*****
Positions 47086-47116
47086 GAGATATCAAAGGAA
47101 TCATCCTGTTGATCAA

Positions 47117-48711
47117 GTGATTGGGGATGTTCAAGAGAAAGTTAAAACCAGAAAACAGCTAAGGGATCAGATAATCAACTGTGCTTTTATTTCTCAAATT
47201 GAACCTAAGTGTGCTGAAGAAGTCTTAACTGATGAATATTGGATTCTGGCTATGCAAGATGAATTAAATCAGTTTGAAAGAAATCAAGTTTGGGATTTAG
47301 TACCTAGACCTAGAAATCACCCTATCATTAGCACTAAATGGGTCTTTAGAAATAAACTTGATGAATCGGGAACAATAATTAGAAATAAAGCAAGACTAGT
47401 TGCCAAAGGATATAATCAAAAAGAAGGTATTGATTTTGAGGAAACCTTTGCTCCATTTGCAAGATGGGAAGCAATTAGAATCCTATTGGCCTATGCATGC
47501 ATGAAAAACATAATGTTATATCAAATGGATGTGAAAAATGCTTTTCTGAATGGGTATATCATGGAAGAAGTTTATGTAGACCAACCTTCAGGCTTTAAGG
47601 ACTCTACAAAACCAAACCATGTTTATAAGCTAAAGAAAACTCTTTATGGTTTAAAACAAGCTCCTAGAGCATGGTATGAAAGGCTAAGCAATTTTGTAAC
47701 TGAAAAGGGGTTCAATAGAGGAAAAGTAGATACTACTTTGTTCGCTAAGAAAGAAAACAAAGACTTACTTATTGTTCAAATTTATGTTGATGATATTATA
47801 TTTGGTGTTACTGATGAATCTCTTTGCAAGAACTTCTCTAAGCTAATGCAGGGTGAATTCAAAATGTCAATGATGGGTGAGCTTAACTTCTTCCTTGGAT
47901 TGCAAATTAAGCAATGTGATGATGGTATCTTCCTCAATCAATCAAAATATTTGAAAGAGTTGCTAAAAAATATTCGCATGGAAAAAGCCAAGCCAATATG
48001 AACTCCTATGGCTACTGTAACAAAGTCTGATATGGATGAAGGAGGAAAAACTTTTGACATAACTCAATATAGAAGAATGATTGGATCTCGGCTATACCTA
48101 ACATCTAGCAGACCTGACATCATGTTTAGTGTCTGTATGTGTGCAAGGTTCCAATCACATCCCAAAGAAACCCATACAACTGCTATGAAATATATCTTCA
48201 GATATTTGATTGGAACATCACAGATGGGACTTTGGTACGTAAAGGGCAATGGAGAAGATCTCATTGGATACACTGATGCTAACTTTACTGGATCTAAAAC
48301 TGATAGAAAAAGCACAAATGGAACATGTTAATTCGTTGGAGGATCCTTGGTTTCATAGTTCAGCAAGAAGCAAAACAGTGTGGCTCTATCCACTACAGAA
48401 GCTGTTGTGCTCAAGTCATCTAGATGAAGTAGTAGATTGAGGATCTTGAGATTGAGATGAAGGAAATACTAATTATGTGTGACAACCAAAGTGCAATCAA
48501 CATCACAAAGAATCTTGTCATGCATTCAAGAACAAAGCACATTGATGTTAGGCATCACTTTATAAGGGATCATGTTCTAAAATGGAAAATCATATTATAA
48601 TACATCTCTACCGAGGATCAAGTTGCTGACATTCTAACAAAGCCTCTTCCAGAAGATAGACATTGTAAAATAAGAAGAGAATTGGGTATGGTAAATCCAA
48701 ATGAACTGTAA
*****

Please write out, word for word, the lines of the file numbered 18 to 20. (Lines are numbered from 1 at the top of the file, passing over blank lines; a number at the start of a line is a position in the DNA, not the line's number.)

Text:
48401 GCTGTTGTGCTCAAGTCATCTAGATGAAGTAGTAGATTGAGGATCTTGAGATTGAGATGAAGGAAATACTAATTATGTGTGACAACCAAAGTGCAATCAA
48501 CATCACAAAGAATCTTGTCATGCATTCAAGAACAAAGCACATTGATGTTAGGCATCACTTTATAAGGGATCATGTTCTAAAATGGAAAATCATATTATAA
48601 TACATCTCTACCGAGGATCAAGTTGCTGACATTCTAACAAAGCCTCTTCCAGAAGATAGACATTGTAAAATAAGAAGAGAATTGGGTATGGTAAATCCAA